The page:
Assets classified as held for sale and the assets and liabilities of a disposal group are presented separately from other assets in the statement of financial position, without offsetting. Usually, entities present a single line comprising all assets included in the disposal group, and another line comprising liabilities. When doing so, major classes of assets and liabilities should be disclosed in the notes (IFRS 5.38), except for a newly acquired subsidiary that meets the criteria to be classified as held for sale on acquisition (IFRS 5.39).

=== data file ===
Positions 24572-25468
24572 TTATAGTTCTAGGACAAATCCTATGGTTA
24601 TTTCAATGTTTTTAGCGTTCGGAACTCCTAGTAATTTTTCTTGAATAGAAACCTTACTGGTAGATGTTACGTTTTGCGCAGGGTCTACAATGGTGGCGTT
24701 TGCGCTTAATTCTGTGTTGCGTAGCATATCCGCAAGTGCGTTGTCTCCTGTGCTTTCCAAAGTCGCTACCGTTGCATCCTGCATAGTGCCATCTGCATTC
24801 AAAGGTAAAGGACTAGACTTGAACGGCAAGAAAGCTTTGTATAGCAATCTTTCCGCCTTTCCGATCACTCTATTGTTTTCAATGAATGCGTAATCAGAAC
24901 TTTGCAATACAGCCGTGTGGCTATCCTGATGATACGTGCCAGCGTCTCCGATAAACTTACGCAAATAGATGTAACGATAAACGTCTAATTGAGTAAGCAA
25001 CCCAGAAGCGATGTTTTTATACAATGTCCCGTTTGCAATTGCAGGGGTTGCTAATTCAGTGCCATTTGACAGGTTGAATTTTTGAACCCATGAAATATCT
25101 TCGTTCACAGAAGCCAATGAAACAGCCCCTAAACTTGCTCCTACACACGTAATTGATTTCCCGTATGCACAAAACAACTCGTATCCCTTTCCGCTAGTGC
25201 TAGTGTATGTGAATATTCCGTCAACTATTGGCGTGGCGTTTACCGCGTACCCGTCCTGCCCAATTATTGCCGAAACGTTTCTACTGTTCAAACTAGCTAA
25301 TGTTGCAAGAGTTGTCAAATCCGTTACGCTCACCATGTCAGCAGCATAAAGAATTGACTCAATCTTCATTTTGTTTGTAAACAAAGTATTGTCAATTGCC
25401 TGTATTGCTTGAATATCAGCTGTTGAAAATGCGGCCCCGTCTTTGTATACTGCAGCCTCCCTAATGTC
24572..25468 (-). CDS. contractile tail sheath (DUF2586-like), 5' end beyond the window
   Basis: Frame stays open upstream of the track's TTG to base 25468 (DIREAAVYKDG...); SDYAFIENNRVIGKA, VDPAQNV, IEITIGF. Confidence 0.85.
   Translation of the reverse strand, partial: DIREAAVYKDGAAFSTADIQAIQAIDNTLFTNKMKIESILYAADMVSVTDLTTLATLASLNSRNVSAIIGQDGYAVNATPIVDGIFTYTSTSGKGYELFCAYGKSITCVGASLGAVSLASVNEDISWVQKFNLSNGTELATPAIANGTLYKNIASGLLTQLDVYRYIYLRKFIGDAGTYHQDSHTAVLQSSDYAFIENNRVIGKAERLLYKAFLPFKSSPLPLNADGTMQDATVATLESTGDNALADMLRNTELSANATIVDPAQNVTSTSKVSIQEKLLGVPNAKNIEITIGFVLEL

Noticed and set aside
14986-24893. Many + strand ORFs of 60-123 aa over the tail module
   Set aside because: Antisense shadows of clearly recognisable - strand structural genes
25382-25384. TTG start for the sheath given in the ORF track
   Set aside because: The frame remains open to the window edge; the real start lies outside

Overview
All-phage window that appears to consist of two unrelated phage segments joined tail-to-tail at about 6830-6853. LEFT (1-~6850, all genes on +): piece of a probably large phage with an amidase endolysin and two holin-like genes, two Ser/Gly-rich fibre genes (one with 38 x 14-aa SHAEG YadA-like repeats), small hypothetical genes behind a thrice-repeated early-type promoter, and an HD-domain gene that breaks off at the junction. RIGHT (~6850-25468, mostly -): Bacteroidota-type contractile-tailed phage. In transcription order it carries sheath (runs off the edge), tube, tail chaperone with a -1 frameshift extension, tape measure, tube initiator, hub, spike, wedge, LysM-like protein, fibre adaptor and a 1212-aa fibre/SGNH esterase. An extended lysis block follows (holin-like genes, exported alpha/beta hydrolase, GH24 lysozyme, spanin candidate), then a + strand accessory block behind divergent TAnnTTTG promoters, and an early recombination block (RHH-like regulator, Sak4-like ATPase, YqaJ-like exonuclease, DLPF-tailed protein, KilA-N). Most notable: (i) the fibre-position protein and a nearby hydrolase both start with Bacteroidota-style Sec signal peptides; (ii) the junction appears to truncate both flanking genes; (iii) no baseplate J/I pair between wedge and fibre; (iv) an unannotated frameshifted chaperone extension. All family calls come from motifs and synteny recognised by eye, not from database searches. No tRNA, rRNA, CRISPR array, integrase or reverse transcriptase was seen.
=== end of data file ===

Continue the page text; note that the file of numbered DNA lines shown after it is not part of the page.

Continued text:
The disclosure of major classes of assets and liabilities does not apply to a newly acquired subsidiary that meets the criteria to be classified as held for sale on acquisition (IFRS 5.39).
Additionally, cumulative income or expense recognised in OCI relating to a non-current asset/ disposal group classified as held for sale should also be presented separately within equity (IFRS 5.38). This concerns, for example, foreign currency translation adjustments. Interestingly, IFRS 5 does not require to disclose non-controlling interest on a subsidiary treated as a disposal group.
The above presentation requirements are applied only prospectively, i.e. without reclassification of comparative information (IFRS 5.40).
Examples 11-12 accompanying IFRS 5 illustrate presentation of assets and disposal groups held for sale.
Disclosure relating to assets held for sale